I’ve had that conversation what feels like a hundred times. As a chairman of a young alumni association for a top 40 MBA program and as an alumnus who regularly attends recruitment events, I expect people to ask me for advice on graduate school. I expect it and I love it. I want to help.
I typically respond with the same answer: if you need or want an MBA, get one, if you don’t, then don’t. It’s a canned answer but it’s the best I can do without context. After all, earning my MBA was one of the best professional decisions I have ever made. It was an easy decision for me. After serving in the Air Force, I had plenty of education benefits.
The piece that many people miss is the underlying why. Do you want an MBA for prestige? Knowledge? Money? Connections? Personal satisfaction?
After speaking with dozens of prospective MBA students, I realized there might be a better way to learn and grow in to a better overall person – not just professional.
I read a dozen books and hundreds of articles on education, motivation, lifestyle design and career planning. I was looking for examples and paths of non-traditional education in the business world. What I end up creating is a Self Directed, Non Traditional MBA program.
What is a Self Directed Non Traditional (SDNT) MBA?
First, check out what Investopedia has to say about the current cost of an MBA:
A SDNT MBA is a program of your choosing to learn general business, create an impressive array of skills and experience, create a digital narrative and become a relative expert in your field of choice – all for a fraction of the cost of a traditional MBA in half the time with an exponential output.
The program is split in to 3 core areas. You can do them in any order, at any time. It’s self directed, remember.
There is an optional, extra credit area of Life Enrichment.
You will invest less than $10,000 and can finish as fast as you want. What will you gain? Knowledge. Power. Connections. Fulfillment.
What do you have to lose?
Semester 1 – Read
Investment - $500
In a traditional MBA program, you will read one to two textbooks per class and 5-20 articles and case studies. For a 12 class program that could be 24 books and 600 articles. For a 17 class program like the one I went to, the reading becomes even more intense.
As an avid reader, that does sound interesting but it is likely overkill. Use the minimum effective dose and cut your reading down. After a few best sellers in any give topic, the information becomes redundant.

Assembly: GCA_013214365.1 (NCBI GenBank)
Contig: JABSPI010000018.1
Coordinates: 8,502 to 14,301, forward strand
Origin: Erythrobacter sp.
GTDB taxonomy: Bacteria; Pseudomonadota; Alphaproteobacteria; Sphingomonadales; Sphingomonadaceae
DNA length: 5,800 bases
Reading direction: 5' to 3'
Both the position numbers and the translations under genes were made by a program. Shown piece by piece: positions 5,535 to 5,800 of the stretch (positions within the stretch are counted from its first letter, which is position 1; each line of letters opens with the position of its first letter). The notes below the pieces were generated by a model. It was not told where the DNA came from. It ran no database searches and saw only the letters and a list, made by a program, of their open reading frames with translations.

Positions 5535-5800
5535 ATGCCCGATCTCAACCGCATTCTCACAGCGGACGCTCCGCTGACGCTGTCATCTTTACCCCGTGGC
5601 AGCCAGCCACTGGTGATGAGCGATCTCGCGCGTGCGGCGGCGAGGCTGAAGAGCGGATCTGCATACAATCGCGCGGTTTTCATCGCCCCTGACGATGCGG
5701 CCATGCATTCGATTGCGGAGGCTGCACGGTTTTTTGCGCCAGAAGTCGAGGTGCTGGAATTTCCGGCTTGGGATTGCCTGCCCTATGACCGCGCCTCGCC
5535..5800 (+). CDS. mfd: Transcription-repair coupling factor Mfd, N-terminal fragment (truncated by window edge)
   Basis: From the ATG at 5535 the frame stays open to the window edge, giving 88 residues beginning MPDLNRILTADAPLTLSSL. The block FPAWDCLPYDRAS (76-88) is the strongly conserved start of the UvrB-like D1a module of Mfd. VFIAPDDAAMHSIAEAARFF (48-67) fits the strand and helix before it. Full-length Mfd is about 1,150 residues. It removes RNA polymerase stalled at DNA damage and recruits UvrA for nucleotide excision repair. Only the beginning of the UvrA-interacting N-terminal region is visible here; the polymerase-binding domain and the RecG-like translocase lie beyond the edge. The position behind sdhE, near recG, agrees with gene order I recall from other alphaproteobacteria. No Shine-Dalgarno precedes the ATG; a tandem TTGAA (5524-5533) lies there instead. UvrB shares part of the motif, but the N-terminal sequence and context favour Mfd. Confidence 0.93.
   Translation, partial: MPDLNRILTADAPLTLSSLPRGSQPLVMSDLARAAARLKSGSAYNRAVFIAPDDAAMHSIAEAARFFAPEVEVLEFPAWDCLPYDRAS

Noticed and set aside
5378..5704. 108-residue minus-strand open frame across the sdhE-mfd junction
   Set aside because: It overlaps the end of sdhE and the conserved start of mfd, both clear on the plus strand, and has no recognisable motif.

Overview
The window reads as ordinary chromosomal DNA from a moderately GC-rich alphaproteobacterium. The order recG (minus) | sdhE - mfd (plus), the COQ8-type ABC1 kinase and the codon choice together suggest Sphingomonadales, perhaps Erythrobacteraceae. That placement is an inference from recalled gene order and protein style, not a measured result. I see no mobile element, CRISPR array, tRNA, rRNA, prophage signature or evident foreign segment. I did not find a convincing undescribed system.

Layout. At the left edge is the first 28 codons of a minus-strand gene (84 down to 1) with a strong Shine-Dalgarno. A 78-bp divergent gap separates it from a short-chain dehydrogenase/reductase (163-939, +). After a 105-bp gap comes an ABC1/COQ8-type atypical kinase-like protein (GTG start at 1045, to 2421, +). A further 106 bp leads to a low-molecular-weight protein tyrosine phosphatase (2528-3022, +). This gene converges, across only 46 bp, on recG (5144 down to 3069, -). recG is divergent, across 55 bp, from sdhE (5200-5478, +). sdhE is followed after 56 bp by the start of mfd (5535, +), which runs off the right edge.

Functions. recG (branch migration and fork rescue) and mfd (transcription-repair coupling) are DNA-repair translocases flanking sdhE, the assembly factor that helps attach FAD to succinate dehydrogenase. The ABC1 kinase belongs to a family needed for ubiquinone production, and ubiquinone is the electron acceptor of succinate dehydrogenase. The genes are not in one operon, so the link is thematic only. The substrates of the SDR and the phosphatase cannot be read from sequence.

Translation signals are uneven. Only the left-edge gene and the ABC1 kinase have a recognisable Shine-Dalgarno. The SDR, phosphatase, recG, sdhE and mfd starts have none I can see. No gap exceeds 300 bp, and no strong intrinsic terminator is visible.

Instead, pick a book or two in each of the core categories of business. I’ve outlined some options below. If these work for you, go for it. If not, adjust.
Also, read your local business publication or business section of the weekly newspaper. If you don’t plan on staying where you are, read the news from where you want to be. Online, print, mobile. It doesn’t matter.
*If you are interested in meta-learning – learning how to learn – read The Four Hour Chef by Tim Ferris. It is one of the single best resources on rapid skill acquisition. He uses the culinary arts as a medium to teach learning.
Semester 2 – Practice
Investment - $2,250 - $5,250
You can do this before, during or after the first semester. These practice areas are for people to learn as much as the can by doing, not just reading. There is no better way to learn than to try it for yourself.
You will cover marketing, sales, product development, finance, global business, investments, strategy, operations, organizational behavior and public speaking. Basically an entire MBA program. Don’t forget to follow the #1 rule: adjust to your goals.
Semester 3 – Build
Investment - $350 - $850
The third semester could also be titled “concentration”. Some MBA programs allow you to have a concentration in a core area, others do not. With a SDNT MBA, you can do literally anything you want. This is what I recommend.
Semester 4 – Life Enrichment
Investment - $4,029
An MBA is a time of personal and professional growth. You meet new people, learn new concepts and work hard. The late night group projects and back to back classes build character.
In a non-traditional MBA, you may not have those exact same growth opportunities. Here are some alternatives to continue your life enrichment while pursuing your business education.
** These ideas are taken from Chris Guillabeau’s Art of Non Conformity
An MBA should be a vehicle. If you know where you are going, you will know what you need. If your path requires an Ivy League MBA, then you need to get an Ivy League MBA.
Question your motives and your goals. If you realize what you are seeking is knowledge, skills and understanding, a Self Directed Non Traditional MBA may be perfect for you. You can grow and build your career on your own education terms.
Success is in your hands. No one else’s.